Monday, March 31, 2008

The Adoration of Jenna Fox by Mary E. Pearson

"I used to be someone. Someone named Jenna Fox. That's what they tell me. But I am more than a name. More than they tell me. More than the facts and statistics they fill me with. More than the video clips they make me watch. More. But I'm not sure what."

Jenna has just woken up from a coma. She was in an accident and initially can't remember anything at all about her life. The problem is when she starts to remember, her memories are things that she has no business her baptism and entire books verbatim. What exactly happened to her after her accident? She knows that her parents are keeping secrets from her and she's got questions. Questions that no one wants to answer.

This book is set in the not too distant future where people have backed themselves into a corner by meddling with the DNA of foods and people. Antibiotics are no longer effective and so virus plagues periodically devastate the population. There is a regulatory board that states no person may get more than 49% of their body altered. Meaning you can get organ transplants, get a new virtually real prosthetic hand, get neural chips - but 51% of you must actually be you.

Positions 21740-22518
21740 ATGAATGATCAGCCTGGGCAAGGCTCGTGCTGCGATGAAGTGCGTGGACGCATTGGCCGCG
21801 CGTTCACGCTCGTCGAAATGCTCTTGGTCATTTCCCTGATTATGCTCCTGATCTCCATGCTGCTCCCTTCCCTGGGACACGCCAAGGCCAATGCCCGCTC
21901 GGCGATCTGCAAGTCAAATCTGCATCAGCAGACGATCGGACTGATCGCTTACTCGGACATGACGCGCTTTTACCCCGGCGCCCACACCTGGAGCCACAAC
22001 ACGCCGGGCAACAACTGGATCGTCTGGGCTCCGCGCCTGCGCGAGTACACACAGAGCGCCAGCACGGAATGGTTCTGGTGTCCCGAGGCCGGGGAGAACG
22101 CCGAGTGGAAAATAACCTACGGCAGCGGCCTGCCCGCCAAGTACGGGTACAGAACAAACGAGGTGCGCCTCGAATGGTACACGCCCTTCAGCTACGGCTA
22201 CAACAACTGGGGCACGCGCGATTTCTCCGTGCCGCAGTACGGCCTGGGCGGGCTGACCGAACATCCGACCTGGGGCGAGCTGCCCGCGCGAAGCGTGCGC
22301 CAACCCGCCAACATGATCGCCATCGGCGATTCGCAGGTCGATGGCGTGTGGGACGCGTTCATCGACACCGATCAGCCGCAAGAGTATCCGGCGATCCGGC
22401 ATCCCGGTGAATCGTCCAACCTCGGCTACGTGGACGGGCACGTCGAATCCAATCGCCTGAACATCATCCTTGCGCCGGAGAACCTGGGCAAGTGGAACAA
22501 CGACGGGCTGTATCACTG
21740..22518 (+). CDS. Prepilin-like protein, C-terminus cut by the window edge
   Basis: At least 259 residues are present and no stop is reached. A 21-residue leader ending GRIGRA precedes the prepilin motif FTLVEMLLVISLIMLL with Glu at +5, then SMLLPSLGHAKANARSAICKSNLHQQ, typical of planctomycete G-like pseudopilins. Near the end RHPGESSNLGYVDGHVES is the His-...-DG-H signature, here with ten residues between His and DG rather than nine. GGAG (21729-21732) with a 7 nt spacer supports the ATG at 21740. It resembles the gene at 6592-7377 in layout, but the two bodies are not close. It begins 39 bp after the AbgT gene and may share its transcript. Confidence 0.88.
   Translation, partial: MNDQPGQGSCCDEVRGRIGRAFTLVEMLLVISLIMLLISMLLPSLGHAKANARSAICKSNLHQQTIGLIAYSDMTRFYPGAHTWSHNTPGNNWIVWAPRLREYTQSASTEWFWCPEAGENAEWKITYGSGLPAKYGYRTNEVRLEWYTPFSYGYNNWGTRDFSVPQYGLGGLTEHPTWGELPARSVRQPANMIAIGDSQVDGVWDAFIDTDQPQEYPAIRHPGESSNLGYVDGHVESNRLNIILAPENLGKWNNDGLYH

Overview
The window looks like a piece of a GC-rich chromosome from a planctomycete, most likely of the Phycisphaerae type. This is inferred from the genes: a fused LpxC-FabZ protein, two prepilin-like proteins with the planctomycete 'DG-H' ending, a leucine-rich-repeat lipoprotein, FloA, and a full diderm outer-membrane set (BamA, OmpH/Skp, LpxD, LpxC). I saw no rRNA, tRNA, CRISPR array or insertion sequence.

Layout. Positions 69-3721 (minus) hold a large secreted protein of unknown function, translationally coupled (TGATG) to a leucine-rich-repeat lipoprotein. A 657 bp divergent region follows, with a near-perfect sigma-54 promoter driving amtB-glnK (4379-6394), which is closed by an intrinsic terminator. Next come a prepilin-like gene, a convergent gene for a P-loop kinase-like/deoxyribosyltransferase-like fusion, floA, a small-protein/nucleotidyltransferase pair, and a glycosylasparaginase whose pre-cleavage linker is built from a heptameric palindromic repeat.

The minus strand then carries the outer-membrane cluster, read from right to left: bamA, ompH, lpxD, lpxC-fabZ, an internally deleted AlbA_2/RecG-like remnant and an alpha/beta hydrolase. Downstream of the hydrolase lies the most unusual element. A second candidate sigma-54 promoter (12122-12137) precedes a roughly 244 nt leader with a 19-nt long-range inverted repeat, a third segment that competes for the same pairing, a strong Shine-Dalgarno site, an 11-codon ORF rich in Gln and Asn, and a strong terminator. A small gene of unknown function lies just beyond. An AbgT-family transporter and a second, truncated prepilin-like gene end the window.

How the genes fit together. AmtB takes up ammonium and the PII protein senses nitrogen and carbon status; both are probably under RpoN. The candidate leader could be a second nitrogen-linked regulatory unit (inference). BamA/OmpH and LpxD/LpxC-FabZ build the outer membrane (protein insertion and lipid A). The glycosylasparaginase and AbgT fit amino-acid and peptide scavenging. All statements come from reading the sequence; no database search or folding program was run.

Jenna knows that she is not the same Jenna from before the accident. But how much of her is actually different? What did her parents do to save her? How far is too far to save someone you love?

Blew. Me. Away. This book was sooooo good. It deals with morality and science in a way that is completely fresh and engaging. It deals with what makes a person who they are, what makes a person human (and there are some great contrasts with people who are more machine than people versus people who are completely human but are sociopaths - who is actually more human?). Post accident Jenna is not the same, but her fight to regain her life is completely spellbinding. The book is filled with great secondary characters too. Her grandmother Lily, the mysterious neighbor who makes art from nature, and Ethan a swoon worthy boy who has a past almost as checkered as Jenna's.

There is only one thing that bothered me. Jenna and her family move to California to sort of hide out, so why did they let Jenna enroll at school using her real name? Not so swift.

I'm positive this will be in my top 10 of 2008. I haven't read a book this good since King Dork in 2006.

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